Upcycling Army at Brighton Fashion Week
Upcycling Army At Brighton Fashion Week
You should always refrain from throwing away old clothing and textiles. Even if they're too shabby or damaged to sell in a charity shop, they can be sent to a recycling centre and reused as anything from chair padding to cleaning cloths. With this in mind, thousands of visitors descended on Brighton Open Market last week to learn how to revamp, repair and upcycle old clothes into fresh new looks. The event, held during Brighton Fashion Week, was run by Love Your Clothes and Cancer Research UK to showcase the benefits of secondhand clothing while highlighting the environmental issues of clothing waste.
The visitors were invited to rummage through a tonne of donated clothing and take on the challenge of turning an unwanted item into a fashionable new outfit. To help give beginners the practical skills and confidence to tackle simple projects, there were a series of free workshops and demonstrations with experts on hand to give advice on using a sewing machine, hand sewing and upcycling. Participants went away not only with a unique addition to their wardrobe but also a range of sustainable tips to apply to all their clothes no matter how quickly trends change.
Sarah Clayton, Head of Products and Services at WRAP, the organisation behind the Love Your Clothes campaign, said: “We were delighted to see so many people getting stuck in to our tonne of clothes, learning how to give their own clothes a new lease of life and the value of choosing to buy pre-owned clothes. Keeping clothes in use for longer is the single biggest thing we can do to reduce the environmental impact of clothing. There is no reason for any item of clothing to end up in landfill – it can all be re-used, donated or recycled.”
Students from Northbrook College put their ‘fashion salvage’ skills to test at the event and impressed the Mayor of Brighton and Hove Councillor Lynda Hyde, with their creations. And pupils from Varndean Secondary School and St Paul’s Primary School also took part in activities learning about the journey their school uniform makes.
In addition, hundreds of people took part in a free swishing event with Rags Revival. Swishers brought along a pre-loved item of clothing to swap for something new to them giving their wardrobe a new lease of life. One happy swisher, Ana Ortega, said: “It’s just amazing what you can find secondhand and what some people will get rid of. This was my first swishing event and I’ve had a great time – it’s a brilliant way of freshening up your wardrobe without spending a fortune.”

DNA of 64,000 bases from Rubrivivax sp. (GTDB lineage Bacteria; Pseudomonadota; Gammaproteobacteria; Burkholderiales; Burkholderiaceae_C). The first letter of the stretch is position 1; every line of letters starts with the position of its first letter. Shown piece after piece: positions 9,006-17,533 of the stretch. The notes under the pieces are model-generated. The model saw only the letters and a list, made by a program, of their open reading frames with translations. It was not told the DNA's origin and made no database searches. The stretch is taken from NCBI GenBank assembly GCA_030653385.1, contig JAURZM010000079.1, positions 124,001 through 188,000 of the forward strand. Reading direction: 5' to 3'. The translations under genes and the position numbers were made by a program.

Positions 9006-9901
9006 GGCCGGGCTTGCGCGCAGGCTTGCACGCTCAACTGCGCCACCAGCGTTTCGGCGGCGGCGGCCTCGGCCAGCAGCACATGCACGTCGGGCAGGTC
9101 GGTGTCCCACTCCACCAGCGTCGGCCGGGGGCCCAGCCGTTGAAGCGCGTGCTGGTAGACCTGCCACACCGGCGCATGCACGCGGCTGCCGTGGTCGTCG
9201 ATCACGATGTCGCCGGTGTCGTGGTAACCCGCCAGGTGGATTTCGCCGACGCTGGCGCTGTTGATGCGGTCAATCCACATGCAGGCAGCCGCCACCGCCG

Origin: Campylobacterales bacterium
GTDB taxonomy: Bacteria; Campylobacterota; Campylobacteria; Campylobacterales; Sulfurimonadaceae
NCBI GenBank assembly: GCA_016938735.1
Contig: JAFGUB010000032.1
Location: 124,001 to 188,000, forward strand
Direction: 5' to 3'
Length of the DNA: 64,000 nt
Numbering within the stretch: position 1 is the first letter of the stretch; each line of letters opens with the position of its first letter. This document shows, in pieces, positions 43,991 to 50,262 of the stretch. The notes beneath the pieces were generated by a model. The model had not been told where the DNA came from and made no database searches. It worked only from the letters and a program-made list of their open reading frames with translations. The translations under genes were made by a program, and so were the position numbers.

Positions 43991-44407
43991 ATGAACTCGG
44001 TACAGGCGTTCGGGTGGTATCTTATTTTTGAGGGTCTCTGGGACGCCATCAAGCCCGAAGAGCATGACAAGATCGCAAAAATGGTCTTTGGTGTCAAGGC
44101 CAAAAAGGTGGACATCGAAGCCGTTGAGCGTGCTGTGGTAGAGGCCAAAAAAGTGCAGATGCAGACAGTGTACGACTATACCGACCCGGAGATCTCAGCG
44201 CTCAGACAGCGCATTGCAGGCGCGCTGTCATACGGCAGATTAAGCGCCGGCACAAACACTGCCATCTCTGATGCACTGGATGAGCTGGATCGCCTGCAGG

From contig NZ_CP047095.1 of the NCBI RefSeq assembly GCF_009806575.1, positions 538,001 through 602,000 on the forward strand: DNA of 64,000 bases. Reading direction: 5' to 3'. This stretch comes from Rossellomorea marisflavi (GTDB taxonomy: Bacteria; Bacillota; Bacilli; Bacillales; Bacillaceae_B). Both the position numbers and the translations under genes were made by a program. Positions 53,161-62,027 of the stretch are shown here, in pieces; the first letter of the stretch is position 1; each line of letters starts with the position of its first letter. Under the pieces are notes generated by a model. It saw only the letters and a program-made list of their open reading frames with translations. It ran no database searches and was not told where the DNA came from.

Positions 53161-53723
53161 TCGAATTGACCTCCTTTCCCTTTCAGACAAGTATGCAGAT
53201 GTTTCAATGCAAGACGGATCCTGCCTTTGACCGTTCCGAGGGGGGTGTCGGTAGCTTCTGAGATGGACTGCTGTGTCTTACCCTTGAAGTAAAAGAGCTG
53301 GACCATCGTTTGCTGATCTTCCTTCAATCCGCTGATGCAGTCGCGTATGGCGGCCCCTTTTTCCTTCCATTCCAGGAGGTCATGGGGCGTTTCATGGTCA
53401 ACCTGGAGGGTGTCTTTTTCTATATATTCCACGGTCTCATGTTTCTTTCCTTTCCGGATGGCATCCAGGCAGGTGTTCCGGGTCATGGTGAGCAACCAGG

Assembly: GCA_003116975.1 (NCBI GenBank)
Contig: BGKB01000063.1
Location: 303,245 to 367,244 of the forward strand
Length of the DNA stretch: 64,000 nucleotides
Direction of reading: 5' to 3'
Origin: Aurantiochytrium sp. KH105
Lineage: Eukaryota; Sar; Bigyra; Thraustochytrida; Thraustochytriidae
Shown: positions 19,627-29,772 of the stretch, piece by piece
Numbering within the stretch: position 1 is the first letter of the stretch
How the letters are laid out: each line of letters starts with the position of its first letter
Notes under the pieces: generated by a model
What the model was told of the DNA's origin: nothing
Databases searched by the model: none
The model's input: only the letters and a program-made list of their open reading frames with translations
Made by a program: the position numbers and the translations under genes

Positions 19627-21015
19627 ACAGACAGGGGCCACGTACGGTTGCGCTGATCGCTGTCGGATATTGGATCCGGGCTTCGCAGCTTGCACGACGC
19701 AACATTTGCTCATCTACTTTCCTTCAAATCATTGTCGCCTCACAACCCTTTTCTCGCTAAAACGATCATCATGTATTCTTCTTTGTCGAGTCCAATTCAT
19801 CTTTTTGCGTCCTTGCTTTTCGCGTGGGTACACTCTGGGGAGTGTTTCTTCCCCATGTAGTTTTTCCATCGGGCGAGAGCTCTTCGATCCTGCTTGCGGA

UK consumers buy around one million tonnes of clothing every year and get rid of roughly the same amount. Fifty per cent of these clothes are re-used, but around 350,000 tonnes of clothing goes to landfill despite all textiles and clothing being suitable for recycling and charity donation.
The public were also encouraged to donate clothing to Cancer Research UK throughout the event and brought bag loads to the charity’s Donation Station tent.
Elaine Hutchins, Cancer Research UK Area Manager for South East, said: “Love Your Clothes was a fascinating and inspiring event to be involved with. We are able to sell most of the clothes our supporters generously donate to us. But for those that aren’t quite good quality enough for us to sell, this was a perfect outlet – upcycled into something new, wearable and in some cases, adorable. Every bag of clothes donated to us is worth up to £30 and will help us beat cancer sooner.”
Upcycled garments created at the event are now on display at the Cancer Research UK shop in Brighton on the Western Road. If you have old clothes, try giving them some TLC and turn them into something new. If they're beyond all repair, contact your local council to see how you can prevent textiles from going to landfill.